FILE — A Yakima police officer drives along South Third Street in Yakima, Wash., in January 2020.

Law enforcement and the courts in Yakima and Kittitas counties are adjusting in response to the COVID -19 outbreak.

Yakima Police Department officers are physically responding only to serious calls and encouraging the public report low-level crime online or by phone.

The Yakima County Sheriff’s Office has suspended fingerprinting people seeking businesses licenses, gun permits and other licenses until further notice.

And jury service has been canceled in Kittitas County Superior Court until April 10.

Yakima police are limiting physical response to priority calls in an effort to prevent the spread of COVID-19.

Police are asking residents to make reports on nonpriority calls online or by phone, the department announced in a Monday news release.

Nonpriority calls are those in which a crime is not in progress or wouldn’t result in the immediate apprehension of a suspect, the release said.

Reports can be made online at

www.yakimapolice.org/copligic/ or by phone at 509-575-6200 during regular business hours.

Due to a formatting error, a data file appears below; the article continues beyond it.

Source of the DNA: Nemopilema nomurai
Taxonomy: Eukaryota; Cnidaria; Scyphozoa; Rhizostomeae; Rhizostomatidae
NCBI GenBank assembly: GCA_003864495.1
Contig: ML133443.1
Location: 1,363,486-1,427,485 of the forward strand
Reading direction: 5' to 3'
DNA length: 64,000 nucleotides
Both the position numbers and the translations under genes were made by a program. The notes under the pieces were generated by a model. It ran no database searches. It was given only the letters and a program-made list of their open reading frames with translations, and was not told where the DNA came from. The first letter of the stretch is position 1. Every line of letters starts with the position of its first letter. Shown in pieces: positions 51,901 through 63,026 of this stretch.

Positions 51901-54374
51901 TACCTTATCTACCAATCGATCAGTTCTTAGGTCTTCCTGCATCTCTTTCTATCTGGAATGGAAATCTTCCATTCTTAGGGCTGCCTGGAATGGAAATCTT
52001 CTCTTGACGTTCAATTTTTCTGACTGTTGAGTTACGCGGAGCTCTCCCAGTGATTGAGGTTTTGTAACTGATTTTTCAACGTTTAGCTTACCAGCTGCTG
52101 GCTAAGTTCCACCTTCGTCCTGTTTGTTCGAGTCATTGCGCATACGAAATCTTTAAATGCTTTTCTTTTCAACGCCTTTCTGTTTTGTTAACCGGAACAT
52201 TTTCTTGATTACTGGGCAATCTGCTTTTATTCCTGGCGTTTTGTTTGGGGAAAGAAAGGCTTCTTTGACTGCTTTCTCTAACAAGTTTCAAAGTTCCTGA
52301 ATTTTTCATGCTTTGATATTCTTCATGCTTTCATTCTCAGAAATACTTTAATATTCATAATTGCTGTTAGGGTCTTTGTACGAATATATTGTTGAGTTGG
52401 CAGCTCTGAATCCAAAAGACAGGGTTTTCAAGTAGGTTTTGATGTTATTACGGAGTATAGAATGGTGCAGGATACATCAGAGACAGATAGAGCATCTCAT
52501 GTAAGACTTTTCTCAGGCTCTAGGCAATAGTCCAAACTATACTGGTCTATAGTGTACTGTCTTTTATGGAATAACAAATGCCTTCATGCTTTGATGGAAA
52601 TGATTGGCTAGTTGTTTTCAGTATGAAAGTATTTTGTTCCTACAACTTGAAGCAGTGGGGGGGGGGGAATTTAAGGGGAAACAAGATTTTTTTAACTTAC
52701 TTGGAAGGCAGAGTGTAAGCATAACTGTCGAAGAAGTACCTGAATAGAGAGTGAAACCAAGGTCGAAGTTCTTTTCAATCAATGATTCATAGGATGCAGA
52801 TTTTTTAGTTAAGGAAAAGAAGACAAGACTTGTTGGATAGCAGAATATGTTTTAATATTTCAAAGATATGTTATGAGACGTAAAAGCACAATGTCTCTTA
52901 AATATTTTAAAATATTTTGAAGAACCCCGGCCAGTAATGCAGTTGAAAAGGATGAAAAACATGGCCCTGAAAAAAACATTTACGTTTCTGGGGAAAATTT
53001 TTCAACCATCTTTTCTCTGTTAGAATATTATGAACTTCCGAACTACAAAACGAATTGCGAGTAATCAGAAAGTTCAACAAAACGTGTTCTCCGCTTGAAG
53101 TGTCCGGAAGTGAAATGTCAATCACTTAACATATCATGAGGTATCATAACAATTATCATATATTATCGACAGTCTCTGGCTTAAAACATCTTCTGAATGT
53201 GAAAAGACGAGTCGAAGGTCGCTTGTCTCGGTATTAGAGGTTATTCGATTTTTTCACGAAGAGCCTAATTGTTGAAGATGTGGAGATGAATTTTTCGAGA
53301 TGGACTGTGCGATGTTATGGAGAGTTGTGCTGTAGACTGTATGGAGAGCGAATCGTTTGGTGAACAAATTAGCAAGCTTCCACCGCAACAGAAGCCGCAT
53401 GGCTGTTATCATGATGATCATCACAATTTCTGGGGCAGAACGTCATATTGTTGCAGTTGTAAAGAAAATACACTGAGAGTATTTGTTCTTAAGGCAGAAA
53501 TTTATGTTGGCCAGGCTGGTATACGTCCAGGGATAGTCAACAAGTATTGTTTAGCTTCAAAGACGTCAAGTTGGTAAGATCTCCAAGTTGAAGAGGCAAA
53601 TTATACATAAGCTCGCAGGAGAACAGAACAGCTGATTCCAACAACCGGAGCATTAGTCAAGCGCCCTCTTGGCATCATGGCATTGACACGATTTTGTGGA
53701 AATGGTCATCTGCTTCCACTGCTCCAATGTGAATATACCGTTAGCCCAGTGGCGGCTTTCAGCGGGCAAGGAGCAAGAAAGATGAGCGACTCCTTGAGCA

In the news release, Police Chief Matthew Murray encouraged the public to use the department’s online and telephone reporting systems as much as possible.

“Please keep calling for assistance. We will be ready to assist. However, it may look different, like an officer calling to take a report by phone or asking you to complete an online report rather than an in-person connection,” Murray said.

Yakima County Sheriff’s deputies are still answering calls as normal, but are taking some precautions, spokesman Casey Schilperoort said.

They are offered non-latex gloves, eye protection and masks. “They decide when to wear them,” Schilperoort said.

The office is only fingerprinting registered sex offenders at this time, he said.

Typically the office fingerprints applicants for real estate and businesses licenses, among other professionals requiring licenses.

Applicants will have to wait until the office resumes the service or find another agency or a private company that hasn’t suspended fingerprinting, Schilperoort said.

Business appeared normal Monday in Yakima County Superior Court, but that wasn’t the case for Kittitas Superior Court, where jury services have been suspended.

Those summoned for jury duty on March 17, 24, 31 and April 7 do not need to call or come to the courthouse, court officials announced Monday.

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Reach Phil Ferolito at pferolito@yakimaherald.com or on Twitter: @philipferolito